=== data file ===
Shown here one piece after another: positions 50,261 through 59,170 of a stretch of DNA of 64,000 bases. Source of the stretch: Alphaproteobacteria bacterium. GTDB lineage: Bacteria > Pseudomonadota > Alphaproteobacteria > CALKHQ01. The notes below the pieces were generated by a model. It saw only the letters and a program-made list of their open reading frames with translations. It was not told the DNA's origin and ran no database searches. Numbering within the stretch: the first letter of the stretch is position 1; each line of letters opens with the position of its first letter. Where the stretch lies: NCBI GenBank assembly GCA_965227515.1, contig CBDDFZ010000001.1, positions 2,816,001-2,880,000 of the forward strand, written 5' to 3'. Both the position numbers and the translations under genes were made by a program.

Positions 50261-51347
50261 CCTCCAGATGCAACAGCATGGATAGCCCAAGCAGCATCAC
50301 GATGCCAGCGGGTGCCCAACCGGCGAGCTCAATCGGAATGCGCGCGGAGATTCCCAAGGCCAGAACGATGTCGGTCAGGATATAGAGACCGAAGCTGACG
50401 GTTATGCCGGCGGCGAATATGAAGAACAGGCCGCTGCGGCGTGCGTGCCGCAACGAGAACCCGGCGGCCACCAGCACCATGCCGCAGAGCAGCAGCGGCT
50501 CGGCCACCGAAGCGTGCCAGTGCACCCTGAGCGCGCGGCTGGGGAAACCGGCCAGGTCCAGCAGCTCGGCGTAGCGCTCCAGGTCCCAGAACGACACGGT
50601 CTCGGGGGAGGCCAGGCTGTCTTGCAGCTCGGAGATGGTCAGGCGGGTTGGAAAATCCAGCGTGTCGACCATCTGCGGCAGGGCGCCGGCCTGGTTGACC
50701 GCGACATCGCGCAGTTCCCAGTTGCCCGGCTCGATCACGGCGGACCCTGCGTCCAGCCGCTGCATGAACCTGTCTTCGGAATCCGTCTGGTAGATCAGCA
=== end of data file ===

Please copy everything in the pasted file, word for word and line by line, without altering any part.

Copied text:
Shown here one piece after another: positions 50,261 through 59,170 of a stretch of DNA of 64,000 bases. Source of the stretch: Alphaproteobacteria bacterium. GTDB lineage: Bacteria > Pseudomonadota > Alphaproteobacteria > CALKHQ01. The notes below the pieces were generated by a model. It saw only the letters and a program-made list of their open reading frames with translations. It was not told the DNA's origin and ran no database searches. Numbering within the stretch: the first letter of the stretch is position 1; each line of letters opens with the position of its first letter. Where the stretch lies: NCBI GenBank assembly GCA_965227515.1, contig CBDDFZ010000001.1, positions 2,816,001-2,880,000 of the forward strand, written 5' to 3'. Both the position numbers and the translations under genes were made by a program.

Positions 50261-51347
50261 CCTCCAGATGCAACAGCATGGATAGCCCAAGCAGCATCAC
50301 GATGCCAGCGGGTGCCCAACCGGCGAGCTCAATCGGAATGCGCGCGGAGATTCCCAAGGCCAGAACGATGTCGGTCAGGATATAGAGACCGAAGCTGACG
50401 GTTATGCCGGCGGCGAATATGAAGAACAGGCCGCTGCGGCGTGCGTGCCGCAACGAGAACCCGGCGGCCACCAGCACCATGCCGCAGAGCAGCAGCGGCT
50501 CGGCCACCGAAGCGTGCCAGTGCACCCTGAGCGCGCGGCTGGGGAAACCGGCCAGGTCCAGCAGCTCGGCGTAGCGCTCCAGGTCCCAGAACGACACGGT
50601 CTCGGGGGAGGCCAGGCTGTCTTGCAGCTCGGAGATGGTCAGGCGGGTTGGAAAATCCAGCGTGTCGACCATCTGCGGCAGGGCGCCGGCCTGGTTGACC
50701 GCGACATCGCGCAGTTCCCAGTTGCCCGGCTCGATCACGGCGGACCCTGCGTCCAGCCGCTGCATGAACCTGTCTTCGGAATCCGTCTGGTAGATCAGCA